236. Telegram 1988 From the Embassy in Sudan to the Department of State1 2


  • Continuing Stability of Nimeiri Regime


  • Khartoum 1979

Dept pass Asst Secretary Schaufele

Summary. Possessed of as many lives as the proverbial cat, Nimeiri has successfully weathered yet another coup attempt involving members of the old-line religious-oriented Umma party, disaffected Western Sudanese, numbers of non-Sudanese “mercenaires” and, quite clearly the Libyans.

Army was slow respond to threat, but this probably due to variety coincidental factors rather than evidence significant military disloyalty. Regime remains narrowly-based, but we believe Nimeiri continues enjoy enough support from armed forces and civilian elements, notably southerners, to continue govern as effectively as in past. End summary.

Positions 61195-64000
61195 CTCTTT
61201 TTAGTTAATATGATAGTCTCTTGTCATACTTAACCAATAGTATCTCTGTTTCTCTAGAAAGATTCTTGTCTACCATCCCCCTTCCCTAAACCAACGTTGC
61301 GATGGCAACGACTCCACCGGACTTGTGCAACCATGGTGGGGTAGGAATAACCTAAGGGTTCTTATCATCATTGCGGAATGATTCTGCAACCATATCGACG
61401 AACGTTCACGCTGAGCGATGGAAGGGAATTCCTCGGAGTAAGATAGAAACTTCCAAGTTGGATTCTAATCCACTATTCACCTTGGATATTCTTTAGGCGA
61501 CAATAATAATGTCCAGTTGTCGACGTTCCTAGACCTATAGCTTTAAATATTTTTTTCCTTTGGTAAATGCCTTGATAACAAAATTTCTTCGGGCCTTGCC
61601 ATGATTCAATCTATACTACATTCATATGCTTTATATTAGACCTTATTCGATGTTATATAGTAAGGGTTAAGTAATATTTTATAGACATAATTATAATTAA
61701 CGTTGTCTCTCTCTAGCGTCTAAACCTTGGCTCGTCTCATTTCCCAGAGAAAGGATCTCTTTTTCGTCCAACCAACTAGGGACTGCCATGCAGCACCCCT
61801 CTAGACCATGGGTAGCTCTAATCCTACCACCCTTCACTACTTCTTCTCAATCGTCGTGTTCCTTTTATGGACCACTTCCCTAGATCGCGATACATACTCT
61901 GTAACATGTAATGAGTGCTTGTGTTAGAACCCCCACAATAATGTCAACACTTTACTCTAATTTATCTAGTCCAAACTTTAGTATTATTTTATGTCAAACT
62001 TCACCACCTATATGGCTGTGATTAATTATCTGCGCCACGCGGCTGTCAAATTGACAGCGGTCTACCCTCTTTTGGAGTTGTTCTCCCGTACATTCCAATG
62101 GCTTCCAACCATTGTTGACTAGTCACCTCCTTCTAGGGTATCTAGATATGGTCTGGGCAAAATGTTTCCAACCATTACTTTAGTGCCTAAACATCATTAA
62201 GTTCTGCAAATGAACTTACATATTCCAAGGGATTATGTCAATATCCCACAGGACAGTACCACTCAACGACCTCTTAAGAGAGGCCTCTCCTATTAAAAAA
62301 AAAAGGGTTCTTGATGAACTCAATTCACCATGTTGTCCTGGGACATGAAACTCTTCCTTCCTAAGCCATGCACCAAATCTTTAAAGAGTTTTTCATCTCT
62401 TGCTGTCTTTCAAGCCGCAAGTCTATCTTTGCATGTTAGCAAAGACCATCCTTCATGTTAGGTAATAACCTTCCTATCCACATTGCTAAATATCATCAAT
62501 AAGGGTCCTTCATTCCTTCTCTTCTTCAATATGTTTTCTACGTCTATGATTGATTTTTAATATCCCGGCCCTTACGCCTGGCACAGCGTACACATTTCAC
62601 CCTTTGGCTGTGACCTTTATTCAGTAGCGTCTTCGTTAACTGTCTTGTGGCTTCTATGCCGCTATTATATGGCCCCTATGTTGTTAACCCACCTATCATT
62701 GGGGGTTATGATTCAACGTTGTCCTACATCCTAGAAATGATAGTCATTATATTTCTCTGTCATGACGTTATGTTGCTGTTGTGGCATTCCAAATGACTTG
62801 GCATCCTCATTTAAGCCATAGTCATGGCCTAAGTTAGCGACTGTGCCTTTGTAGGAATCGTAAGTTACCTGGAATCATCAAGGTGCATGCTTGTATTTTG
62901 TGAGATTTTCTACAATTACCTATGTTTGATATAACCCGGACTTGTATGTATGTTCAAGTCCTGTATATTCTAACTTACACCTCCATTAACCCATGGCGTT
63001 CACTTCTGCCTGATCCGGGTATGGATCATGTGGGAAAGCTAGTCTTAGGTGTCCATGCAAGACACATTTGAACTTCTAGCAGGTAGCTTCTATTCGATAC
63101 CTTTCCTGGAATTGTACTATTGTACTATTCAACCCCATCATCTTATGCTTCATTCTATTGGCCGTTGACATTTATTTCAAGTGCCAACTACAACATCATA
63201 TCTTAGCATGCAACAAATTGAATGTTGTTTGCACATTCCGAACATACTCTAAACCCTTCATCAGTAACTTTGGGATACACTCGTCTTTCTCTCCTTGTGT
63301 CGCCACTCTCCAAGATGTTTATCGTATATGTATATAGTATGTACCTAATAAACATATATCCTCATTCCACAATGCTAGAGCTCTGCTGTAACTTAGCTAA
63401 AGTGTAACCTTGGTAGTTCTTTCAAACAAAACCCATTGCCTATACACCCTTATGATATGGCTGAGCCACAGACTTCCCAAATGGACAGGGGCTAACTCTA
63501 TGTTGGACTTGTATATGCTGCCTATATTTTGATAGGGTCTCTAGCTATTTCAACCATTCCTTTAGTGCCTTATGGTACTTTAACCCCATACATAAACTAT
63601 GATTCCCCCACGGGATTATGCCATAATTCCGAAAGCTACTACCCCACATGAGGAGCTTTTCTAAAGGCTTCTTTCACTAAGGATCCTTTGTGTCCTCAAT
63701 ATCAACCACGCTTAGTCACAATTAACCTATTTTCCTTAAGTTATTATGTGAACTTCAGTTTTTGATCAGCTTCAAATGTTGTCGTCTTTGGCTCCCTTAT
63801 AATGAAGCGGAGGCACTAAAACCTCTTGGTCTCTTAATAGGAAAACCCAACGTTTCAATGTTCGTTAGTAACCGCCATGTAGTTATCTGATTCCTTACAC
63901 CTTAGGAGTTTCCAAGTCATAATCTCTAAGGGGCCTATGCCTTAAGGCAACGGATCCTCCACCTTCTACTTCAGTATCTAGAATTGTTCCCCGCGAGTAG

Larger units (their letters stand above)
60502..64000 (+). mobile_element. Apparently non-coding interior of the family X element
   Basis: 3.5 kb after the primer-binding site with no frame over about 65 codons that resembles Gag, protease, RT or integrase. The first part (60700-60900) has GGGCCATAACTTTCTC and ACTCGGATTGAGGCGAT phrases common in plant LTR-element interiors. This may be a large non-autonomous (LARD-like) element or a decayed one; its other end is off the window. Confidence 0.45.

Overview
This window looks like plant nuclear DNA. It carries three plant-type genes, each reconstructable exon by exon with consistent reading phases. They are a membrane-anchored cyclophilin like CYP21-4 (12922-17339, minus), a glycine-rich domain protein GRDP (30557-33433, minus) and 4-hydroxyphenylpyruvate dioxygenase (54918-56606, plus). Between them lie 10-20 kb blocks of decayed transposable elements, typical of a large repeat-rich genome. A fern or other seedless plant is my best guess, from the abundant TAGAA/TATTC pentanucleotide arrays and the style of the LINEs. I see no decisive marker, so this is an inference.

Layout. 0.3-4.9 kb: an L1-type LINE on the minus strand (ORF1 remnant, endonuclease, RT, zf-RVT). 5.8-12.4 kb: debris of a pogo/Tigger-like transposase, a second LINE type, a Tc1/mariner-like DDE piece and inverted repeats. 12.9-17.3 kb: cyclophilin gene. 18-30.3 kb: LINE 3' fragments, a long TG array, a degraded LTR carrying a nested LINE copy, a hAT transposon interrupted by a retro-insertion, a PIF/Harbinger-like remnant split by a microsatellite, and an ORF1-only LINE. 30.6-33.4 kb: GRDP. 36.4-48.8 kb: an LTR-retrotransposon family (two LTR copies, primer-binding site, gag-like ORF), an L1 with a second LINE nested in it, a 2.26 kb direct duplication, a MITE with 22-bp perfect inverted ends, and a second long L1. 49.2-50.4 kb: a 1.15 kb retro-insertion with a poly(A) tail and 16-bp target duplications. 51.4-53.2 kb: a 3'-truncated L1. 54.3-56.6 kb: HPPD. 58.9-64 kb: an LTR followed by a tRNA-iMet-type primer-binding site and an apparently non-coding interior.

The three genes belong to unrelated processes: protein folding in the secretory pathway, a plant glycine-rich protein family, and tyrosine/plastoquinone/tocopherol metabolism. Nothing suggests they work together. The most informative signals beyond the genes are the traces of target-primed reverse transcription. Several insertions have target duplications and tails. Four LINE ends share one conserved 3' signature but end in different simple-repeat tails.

1. Establish something of a record for survivability among unstable Mid-East governments, Nimeiri has now rpt now successfully weathered some five coup attempts in seven years. This oft-repeated drama clearly demonstrates the continuing narrow base of regime’s popular support but it also shows absence of massive popular antipathy to Nimeiri. As far as we able judge, majority northern and eastern Sudanese probably apathetic vis-a-vis regime; Westerners to considerable extent opposed; and southerners on balance favorable. Regime has been careful avoid blatant corruption of type which as fed popular disaffection elsewhere. Many ordinary Sudanese, particularly in rural areas, are flattered by Nimeiri’s frequent “whistle stop” visits and feel that regime is serious about developing country and improving their lot. Traditional urban elites, on other hand, are more likely to be critical of specific policies and bitter at their exclusion from decision-making processes. There was, however, no out-pouring of support for rebels on part Khartoum population during early stages coup. On contrary, many citizens reportedly were repelled by initial brutal murders of prominent figures in their homes.